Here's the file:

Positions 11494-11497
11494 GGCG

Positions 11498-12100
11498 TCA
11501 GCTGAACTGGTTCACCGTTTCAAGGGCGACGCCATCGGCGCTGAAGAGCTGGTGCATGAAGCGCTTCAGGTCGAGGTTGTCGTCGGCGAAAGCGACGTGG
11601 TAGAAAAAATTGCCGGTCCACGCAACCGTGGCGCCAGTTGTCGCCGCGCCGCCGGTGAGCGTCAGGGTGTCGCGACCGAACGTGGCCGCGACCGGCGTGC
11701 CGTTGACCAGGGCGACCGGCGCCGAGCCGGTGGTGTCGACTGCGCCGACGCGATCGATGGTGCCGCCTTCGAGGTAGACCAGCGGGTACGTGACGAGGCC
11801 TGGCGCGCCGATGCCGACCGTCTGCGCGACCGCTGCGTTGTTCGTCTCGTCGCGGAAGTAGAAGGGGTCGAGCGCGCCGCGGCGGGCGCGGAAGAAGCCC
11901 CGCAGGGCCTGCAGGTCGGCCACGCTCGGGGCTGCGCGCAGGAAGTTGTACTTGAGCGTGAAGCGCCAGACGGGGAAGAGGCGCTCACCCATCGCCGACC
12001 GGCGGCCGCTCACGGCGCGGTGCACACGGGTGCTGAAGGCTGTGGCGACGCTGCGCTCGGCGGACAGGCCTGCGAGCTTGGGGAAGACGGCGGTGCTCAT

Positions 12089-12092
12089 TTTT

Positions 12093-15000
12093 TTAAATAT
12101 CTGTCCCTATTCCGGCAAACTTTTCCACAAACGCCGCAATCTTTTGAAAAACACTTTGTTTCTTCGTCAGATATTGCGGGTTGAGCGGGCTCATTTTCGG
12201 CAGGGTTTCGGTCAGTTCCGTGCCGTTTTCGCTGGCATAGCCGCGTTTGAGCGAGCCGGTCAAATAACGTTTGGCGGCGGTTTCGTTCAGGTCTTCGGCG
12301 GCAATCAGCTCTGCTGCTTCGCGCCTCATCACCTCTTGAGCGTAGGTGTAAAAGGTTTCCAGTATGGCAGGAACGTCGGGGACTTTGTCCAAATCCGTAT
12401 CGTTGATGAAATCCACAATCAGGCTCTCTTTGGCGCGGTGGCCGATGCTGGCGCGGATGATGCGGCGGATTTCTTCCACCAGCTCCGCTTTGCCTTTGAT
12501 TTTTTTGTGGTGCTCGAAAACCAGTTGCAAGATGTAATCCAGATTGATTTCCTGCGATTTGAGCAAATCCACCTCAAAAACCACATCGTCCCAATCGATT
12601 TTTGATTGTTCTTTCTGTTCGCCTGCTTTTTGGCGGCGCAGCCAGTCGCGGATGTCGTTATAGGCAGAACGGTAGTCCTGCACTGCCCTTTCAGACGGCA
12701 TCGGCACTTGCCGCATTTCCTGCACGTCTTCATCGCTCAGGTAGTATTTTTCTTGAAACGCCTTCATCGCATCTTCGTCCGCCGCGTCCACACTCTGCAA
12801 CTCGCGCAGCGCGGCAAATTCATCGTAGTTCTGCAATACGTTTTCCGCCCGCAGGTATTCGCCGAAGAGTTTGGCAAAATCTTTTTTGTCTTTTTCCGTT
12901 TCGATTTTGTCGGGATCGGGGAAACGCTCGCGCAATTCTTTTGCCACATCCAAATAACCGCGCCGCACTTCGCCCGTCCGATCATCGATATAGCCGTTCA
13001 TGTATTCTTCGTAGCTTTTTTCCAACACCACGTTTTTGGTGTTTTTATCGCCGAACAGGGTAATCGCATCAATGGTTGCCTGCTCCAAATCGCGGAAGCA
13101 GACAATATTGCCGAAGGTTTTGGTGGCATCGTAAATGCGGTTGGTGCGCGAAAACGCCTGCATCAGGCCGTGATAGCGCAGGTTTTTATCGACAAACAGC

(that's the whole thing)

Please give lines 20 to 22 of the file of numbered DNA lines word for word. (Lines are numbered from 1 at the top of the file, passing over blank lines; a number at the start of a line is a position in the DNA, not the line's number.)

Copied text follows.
12601 TTTGATTGTTCTTTCTGTTCGCCTGCTTTTTGGCGGCGCAGCCAGTCGCGGATGTCGTTATAGGCAGAACGGTAGTCCTGCACTGCCCTTTCAGACGGCA
12701 TCGGCACTTGCCGCATTTCCTGCACGTCTTCATCGCTCAGGTAGTATTTTTCTTGAAACGCCTTCATCGCATCTTCGTCCGCCGCGTCCACACTCTGCAA
12801 CTCGCGCAGCGCGGCAAATTCATCGTAGTTCTGCAATACGTTTTCCGCCCGCAGGTATTCGCCGAAGAGTTTGGCAAAATCTTTTTTGTCTTTTTCCGTT